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NBME 21 Answers

nbme21/Block 2/Question#43 (37.4 difficulty score)
A 78-year-old woman is brought to the ...

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submitted by visualninjacontender(17),
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194orbust  why would an embolectomy be favored over clopidogrel? +3  
194orbust  oh's bc clopidogrel won't bust a clot, just prevents them from forming. +17  
chandlerbas  also the way i see it is the hommie has so much pain as indicated by "sudden onset of severe pain" so you want something fast and effective. surgery time! grab my scalpel! drugs could be indicated but arent an option even then heparin takes 20 to 60 minutes to work so +2  

submitted by zevvyt(32),

to me, this is a process of elimination question.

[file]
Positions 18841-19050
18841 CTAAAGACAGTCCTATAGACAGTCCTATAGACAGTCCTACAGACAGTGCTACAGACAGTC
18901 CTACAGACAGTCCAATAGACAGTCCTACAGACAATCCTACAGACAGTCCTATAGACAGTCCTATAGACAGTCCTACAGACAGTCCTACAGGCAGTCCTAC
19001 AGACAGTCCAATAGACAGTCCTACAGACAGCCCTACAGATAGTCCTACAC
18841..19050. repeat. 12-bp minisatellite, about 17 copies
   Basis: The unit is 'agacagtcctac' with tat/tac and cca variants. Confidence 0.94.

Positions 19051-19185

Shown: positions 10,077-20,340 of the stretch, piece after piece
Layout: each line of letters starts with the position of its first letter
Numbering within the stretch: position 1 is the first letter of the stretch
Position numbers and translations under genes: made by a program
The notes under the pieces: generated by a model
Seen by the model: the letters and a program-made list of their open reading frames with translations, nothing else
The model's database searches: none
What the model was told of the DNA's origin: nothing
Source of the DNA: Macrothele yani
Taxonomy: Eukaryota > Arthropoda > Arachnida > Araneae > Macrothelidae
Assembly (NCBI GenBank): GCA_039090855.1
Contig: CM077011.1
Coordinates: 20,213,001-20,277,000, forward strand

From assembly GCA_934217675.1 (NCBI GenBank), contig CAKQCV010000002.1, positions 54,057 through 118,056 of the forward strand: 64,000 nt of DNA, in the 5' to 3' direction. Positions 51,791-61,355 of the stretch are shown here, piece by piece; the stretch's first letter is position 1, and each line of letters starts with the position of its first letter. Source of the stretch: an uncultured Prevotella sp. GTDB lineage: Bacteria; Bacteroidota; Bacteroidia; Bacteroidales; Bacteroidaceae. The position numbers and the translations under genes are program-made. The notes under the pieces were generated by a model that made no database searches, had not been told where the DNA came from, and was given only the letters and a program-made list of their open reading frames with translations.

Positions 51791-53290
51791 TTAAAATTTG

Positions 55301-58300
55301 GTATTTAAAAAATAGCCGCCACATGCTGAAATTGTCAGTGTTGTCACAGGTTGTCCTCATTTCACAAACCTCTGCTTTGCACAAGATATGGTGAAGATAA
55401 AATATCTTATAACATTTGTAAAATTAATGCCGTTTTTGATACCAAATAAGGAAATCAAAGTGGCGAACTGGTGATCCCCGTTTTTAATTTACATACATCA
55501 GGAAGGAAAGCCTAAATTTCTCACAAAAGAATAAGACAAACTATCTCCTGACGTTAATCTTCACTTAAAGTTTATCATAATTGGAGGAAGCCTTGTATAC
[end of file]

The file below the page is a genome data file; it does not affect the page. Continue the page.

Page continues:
Fasciotomy and bosentan don't make sense.

Clopidogrel and aspirin kinda make sense, Except Treatment of DVT is not part of their clinical use. (Clopidogrel 429 and aspirin 475 of FA 2019).

So we're left w Embolectomy.

PS. Thrombolytics and Direct Factor Xa inhibitors are used for DVT

personalpurposes  Yeah I dont think is going for a DVT though, the patient is presenting with "coolness and paleness" in her LE with absence of pulses". This is basically implying an arterial occlusion and thus an embolus in the ARTERIAL system. In a DVT we can say arterial supply is normal so we would feel a warm extremity with normal presentation. Either way I guess at the end of the day you could embolize the DVT clot too. +1  
yhm17  And the mention of irregularly irregular rhythms clues you in that a clot was formed in the heart and embolized to the lower extremity arteries. +1  

submitted by an_improved_me(16),

Initially i was stuck between embelectomy and fasciotomy, mainly because the pt did seem to have some symptoms of compartment syndrome: pain, pulseless, pallor, perishing cold (remember 6Ps) so i thought maybe fasciotomy could be an answer.

However, fasciotomy is something that would usually occur due to neurovascular compromise, which commonly happens from trauma. So i went with an embolus, since the pt had irregularly irregualr rhythm, prediposing to thrombus/embolus forming, with eventual occlusion.